Tran found his academic home in the classics department (he learned Latin and Sanskrit as well as Greek, and picked up a minor in German), and went on to a master’s program at the University of Massachusetts in preparation for a teaching career. At the same time, he kept taking the bus back to New York to get his tattoos worked on (tattooing was illegal in Massachusetts), and shortly before he graduated, his tattooer mentioned an opening for an apprentice. “No adventure starts with no, right? I’m going to say yes to pretty much anything that crosses my path,” Tran says. He moved back to New York, where he taught Latin during the day and learned tattooing at night. By then he had reconnected with his now-wife, Sue, a Maine native who had been a fellow student at Bard, and in 2003 they moved to Portland to open Tsunami Tattoo in the Old Port. They were also holding down day jobs—Tran taught at Waynflete School, and Sue works in programming for Maine Public Radio— and parenting two young girls. “Many people in Maine wear a lot of different hats,” he notes, and he wasn’t looking to add a new one when he stumbled across another role: writer.
In 2012 Tran gave a TEDxDirigo talk in Lewiston about how English’s subjunctive mood (“if I were to…”) enables a sense of possibility, but also has a “dark side” of focusing attention on what might be rather than what is. The talk is moving, funny, and erudite (and has a truly delightful Star Wars twist), and it attracted the attention of a literary agent, who reached out to Tran to ask if he wanted to write a memoir. “At that point I had thought about doing some writing, but I was teaching during the day and tattooing at night,” Tran recalls, “and I just thought, ‘I’ll just write more when I’m retired and my body is broken.’” But, once again, he couldn’t resist a challenge, and Sigh, Gone was born.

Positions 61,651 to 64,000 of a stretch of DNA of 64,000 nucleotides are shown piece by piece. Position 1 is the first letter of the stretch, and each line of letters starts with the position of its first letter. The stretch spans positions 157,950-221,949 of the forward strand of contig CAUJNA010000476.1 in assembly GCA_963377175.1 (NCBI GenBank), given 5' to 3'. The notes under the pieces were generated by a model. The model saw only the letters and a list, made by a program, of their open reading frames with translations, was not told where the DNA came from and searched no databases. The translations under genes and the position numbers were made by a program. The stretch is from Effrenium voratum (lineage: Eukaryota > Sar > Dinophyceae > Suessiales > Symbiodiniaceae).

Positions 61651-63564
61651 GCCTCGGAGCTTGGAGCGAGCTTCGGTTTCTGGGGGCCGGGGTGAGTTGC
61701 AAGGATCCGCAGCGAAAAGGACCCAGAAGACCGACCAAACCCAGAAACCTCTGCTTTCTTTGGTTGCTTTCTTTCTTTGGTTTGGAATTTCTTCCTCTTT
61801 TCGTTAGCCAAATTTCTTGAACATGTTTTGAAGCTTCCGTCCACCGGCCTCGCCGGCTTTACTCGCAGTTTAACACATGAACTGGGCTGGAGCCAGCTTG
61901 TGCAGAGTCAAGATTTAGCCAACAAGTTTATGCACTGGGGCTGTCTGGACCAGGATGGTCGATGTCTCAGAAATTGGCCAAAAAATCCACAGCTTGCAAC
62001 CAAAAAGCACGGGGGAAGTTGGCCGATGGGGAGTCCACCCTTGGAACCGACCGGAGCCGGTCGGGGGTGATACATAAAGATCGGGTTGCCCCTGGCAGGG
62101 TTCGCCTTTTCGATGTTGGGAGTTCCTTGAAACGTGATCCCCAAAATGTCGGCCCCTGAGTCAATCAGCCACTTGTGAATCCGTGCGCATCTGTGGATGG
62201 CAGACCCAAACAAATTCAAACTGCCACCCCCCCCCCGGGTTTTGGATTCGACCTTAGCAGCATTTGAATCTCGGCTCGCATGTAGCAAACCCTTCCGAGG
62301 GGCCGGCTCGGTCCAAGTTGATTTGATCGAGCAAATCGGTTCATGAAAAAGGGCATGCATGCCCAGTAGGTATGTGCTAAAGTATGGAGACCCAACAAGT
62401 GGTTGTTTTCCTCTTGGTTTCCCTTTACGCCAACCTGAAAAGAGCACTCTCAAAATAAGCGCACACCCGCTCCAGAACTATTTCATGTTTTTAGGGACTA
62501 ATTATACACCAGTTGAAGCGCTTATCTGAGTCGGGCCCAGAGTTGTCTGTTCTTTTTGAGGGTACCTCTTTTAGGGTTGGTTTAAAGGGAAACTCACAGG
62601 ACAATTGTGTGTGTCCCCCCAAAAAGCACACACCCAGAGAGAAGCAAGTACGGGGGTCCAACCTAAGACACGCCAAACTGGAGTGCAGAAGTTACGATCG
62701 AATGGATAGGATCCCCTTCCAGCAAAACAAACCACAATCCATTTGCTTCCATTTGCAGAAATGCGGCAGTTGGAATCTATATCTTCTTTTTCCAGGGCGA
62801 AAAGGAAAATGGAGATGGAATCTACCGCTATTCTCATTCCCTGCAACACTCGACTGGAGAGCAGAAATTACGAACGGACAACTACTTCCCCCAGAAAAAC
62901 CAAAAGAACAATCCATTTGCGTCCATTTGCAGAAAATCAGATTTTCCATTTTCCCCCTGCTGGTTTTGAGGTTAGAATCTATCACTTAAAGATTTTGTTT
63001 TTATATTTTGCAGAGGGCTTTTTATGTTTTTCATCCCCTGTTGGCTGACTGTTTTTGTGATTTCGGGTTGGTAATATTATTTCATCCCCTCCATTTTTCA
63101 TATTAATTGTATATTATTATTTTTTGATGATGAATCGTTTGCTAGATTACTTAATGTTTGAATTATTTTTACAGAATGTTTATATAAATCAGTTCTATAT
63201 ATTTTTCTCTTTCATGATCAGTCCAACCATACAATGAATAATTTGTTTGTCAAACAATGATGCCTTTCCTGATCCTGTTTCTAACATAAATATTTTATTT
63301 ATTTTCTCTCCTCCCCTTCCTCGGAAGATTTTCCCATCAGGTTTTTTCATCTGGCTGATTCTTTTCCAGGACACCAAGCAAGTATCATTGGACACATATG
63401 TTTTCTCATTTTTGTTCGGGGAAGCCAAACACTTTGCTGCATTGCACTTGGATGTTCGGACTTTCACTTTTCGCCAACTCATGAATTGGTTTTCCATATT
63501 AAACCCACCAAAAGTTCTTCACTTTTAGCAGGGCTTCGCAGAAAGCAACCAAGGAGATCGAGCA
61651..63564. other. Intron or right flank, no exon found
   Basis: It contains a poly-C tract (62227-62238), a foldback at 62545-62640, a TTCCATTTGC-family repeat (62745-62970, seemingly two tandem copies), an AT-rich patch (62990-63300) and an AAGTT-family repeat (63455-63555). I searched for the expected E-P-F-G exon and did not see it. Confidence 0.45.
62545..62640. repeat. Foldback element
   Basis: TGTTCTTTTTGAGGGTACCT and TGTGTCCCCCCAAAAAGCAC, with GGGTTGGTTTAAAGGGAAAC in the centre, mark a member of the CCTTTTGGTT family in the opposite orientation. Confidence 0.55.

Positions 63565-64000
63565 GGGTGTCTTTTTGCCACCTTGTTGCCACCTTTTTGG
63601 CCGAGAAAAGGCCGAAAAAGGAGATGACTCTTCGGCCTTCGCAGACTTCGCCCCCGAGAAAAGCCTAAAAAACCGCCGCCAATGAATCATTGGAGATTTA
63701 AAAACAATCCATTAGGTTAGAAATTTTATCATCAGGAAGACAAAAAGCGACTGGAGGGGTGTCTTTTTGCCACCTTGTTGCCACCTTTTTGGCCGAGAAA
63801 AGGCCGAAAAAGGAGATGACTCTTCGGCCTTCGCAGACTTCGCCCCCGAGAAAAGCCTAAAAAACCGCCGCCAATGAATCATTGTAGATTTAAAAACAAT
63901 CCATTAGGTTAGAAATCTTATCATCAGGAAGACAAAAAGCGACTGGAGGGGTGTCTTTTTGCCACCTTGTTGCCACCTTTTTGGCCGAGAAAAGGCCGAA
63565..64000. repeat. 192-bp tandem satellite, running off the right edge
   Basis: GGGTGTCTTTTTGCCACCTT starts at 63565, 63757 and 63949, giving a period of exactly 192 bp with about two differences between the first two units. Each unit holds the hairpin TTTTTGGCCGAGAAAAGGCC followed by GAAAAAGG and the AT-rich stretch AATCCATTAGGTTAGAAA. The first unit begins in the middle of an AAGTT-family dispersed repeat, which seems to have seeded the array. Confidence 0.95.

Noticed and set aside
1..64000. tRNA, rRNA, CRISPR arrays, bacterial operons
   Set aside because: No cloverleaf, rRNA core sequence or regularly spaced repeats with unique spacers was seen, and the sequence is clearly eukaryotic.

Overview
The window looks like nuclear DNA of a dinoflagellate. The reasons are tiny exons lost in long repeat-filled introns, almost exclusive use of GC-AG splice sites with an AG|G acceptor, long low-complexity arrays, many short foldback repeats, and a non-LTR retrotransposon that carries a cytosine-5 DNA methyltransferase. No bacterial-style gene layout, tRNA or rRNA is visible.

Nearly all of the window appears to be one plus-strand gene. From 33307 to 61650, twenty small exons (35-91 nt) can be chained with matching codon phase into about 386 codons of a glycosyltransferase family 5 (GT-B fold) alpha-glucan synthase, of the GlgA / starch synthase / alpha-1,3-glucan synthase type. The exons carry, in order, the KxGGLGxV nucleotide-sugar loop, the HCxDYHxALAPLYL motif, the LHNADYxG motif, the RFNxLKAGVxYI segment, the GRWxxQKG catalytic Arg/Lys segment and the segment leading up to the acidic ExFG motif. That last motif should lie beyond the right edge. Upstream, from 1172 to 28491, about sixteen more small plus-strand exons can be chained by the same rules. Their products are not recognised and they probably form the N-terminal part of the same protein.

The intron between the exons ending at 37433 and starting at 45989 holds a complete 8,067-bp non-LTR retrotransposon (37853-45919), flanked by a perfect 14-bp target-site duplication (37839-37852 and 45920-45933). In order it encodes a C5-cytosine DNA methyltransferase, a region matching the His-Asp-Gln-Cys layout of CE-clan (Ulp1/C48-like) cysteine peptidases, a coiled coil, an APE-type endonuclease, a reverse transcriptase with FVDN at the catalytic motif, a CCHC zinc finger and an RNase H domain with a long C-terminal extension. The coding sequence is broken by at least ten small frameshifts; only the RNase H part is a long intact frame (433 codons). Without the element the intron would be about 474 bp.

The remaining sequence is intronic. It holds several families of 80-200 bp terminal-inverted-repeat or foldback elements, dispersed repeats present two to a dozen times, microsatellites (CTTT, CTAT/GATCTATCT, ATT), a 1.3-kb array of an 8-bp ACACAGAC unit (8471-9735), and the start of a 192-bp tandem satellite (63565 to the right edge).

I’d first learned of Tran as a writer, and I ask how it feels to carry that identity now. “I mean, I love writing,” he says. “But—it is so lonely. I think the thing that I really learned about myself from writing is how social I am and how much I enjoy and love the feedback, immediate feedback, from both teaching and tattooing.” He left Waynflete in 2019 (“It was too many irons in the fire,” he says. “I hit the threshold of working two jobs, and writing, and raising a family”), but he intends to return to teaching when it feels sustainable. His tattoo shop is thriving, and if you want to get a tattoo from Tran himself, you’ll have to wait up to a year. While he feels comfortable in his craft, he’s a long way from being bored with it. “I will never grow tired of hearing people’s stories behind their tattoos,” he says. “Those are so incredibly powerful.” As for a next writing project? His agent has been asking, he says, but he’s not in a rush: “I think that I will write again when I have a passion project that is going to propel me through the loneliness.” For now, he’s focusing on what matters most to him—and leaving the future open. “First and foremost is being a good parent to my kids, and a partner to my wife. Those are really on the front burners. But I’m so curious about more writing. I’m not sure what that is. You know, I’m really open to more challenges and adventures. And I’m not afraid to veer out of my lane.”